Home Team Advantage
Consolatte watched malaria stalk her village in Burundi, and one night she feared it had come to her home.
She knew that recently many mothers in her community, Gitaramuka Commune, lost their children to malaria. And she spent a long night holding her son, Divin, feeling heat course through his small body.
The next morning, she was one of three mothers waiting with small children in their laps outside Diomede Ndayisenga’s home.
A volunteer community health worker, Diomede serves on the front lines of Burundi’s battle with malaria.
Seated at a table beneath a tree, he wears his nursing uniform. White gloves on his hands, clean needles at the ready, he diagnoses and treats malaria, pneumonia, and diarrhea at his home in northeast Burundi’s Karusi province. Diomede did not go to nursing school but was trained and equipped by World Vision.
It only takes Diomede 15 minutes to tell her what’s making Divin hot and listless: it’s malaria.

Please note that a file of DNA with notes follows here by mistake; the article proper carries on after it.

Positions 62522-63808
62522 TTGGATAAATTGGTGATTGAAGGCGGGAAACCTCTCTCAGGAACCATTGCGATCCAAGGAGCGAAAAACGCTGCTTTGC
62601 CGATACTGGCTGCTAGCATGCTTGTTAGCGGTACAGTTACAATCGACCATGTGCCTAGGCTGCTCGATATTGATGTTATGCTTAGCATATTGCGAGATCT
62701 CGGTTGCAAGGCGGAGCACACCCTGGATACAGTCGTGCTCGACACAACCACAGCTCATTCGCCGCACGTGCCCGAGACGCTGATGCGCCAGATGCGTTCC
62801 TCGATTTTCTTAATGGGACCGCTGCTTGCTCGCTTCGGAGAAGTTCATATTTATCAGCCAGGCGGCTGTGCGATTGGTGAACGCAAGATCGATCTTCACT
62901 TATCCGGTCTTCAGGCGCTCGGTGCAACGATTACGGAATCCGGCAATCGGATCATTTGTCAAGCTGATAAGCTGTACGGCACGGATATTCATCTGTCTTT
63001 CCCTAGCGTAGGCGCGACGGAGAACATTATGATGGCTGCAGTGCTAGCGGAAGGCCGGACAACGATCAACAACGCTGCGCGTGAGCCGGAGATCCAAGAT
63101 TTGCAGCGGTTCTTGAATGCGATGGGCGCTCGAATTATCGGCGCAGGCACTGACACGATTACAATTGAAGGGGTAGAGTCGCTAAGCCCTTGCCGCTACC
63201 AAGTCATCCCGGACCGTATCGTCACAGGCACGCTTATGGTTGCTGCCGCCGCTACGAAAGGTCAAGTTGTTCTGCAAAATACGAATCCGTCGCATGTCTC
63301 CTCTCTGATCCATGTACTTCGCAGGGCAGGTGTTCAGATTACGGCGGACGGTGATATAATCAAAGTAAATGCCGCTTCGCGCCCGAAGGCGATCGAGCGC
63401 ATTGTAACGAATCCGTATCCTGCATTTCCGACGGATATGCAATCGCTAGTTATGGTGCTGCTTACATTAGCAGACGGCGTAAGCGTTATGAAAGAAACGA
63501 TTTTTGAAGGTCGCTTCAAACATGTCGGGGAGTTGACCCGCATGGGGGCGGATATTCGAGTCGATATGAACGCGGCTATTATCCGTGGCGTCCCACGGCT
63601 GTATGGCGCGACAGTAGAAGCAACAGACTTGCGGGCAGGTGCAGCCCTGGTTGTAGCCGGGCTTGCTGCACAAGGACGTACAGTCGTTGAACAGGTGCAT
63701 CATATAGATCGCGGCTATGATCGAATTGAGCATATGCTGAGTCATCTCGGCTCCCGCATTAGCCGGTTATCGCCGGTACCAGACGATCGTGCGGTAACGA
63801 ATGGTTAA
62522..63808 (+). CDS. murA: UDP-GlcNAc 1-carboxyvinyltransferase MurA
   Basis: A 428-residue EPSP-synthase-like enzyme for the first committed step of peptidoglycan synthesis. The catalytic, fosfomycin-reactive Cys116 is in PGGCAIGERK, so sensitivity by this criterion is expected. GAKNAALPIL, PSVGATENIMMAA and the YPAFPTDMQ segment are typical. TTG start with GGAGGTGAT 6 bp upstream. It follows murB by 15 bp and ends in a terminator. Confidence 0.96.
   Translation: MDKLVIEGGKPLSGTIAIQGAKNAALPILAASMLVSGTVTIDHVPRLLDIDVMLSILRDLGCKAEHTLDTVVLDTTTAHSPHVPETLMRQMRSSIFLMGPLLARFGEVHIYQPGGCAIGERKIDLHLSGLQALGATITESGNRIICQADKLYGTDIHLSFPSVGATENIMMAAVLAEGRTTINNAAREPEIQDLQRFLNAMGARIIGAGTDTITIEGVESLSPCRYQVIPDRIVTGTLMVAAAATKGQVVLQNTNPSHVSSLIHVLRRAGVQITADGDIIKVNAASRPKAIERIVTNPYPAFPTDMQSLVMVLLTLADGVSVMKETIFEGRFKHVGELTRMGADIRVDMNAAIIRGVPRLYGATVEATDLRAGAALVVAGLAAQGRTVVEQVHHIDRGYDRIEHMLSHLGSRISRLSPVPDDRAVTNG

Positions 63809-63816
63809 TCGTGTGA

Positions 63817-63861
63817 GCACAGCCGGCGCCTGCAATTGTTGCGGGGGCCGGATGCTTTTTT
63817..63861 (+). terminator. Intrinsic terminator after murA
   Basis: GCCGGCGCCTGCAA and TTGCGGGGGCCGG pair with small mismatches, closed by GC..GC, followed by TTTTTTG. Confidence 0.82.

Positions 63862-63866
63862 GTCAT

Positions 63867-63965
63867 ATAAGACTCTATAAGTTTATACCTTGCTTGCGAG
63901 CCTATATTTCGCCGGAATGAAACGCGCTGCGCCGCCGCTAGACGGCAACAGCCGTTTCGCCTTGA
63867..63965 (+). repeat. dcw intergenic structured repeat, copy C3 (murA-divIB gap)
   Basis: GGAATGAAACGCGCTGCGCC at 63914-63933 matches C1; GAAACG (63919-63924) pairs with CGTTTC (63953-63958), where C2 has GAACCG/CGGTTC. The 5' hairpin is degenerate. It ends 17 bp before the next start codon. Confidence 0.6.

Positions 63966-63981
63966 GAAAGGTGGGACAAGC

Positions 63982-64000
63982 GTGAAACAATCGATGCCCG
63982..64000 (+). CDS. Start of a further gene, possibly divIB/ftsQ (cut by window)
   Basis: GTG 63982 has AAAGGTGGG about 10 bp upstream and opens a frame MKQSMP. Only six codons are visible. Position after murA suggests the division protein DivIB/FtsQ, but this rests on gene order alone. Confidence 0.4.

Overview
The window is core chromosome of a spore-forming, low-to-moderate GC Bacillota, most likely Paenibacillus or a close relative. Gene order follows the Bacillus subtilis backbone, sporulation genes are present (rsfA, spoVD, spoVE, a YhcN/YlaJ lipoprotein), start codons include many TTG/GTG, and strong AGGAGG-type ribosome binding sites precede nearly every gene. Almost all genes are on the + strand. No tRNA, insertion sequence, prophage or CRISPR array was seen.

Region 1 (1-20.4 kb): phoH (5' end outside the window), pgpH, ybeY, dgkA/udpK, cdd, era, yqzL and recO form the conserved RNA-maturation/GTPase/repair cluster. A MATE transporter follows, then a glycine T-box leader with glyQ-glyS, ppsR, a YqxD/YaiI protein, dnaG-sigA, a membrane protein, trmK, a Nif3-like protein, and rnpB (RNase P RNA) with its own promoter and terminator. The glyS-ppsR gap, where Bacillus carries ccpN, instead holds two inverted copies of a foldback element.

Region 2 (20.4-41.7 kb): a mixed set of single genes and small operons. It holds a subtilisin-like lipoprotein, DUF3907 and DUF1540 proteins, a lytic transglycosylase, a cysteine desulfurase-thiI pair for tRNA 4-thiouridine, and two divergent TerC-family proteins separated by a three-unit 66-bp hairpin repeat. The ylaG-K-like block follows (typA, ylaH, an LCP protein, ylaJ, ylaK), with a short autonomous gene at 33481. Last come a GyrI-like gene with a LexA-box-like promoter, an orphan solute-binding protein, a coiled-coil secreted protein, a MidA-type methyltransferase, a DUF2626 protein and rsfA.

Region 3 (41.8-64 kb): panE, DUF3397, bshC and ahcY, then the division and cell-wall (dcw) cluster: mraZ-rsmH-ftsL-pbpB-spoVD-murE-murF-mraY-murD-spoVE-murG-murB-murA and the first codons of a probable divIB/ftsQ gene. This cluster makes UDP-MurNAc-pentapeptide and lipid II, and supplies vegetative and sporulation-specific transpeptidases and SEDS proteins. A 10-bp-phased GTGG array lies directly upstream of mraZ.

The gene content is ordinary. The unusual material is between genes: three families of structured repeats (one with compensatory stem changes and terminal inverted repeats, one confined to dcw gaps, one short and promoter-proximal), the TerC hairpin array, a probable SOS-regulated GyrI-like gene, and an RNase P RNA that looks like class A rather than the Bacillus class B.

With the first dose of medicine, Consolatte’s worries aren’t over, but she’s relieved that her child is being cared for.
“I am happy my child is diagnosed and treated close to home,” she says.
A malaria outbreak affected more than 5 million people out of Burundi’s 10 million population in the first 8eight months of 2016. The malaria numbers were twice what they were in the same period of 2015.
Diomede, the volunteer health worker, and 520 more like him in Kansu province, are working to turn the tide of rampant malaria infections in Burundi.
In the first six months of 2016, they treated more than 90,000 children. By delivering healthcare at the community level, they relieve a burden on families and public health centers that are swamped with patients.
“After treating a child, I follow up with home visits within 48 hours,” says Diomede. “If the situation worsens, the child is referred to a health center.”
Young children are more likely than adults to suffer severe effects from malaria, including seizures, coma, and death. Out of the 438,000 deaths attributed to malaria in 2015, 69 percent of those who lost their lives were children under age 5, says the World Health Organization.
Photo©2016 World Vision, Javan Niyakire
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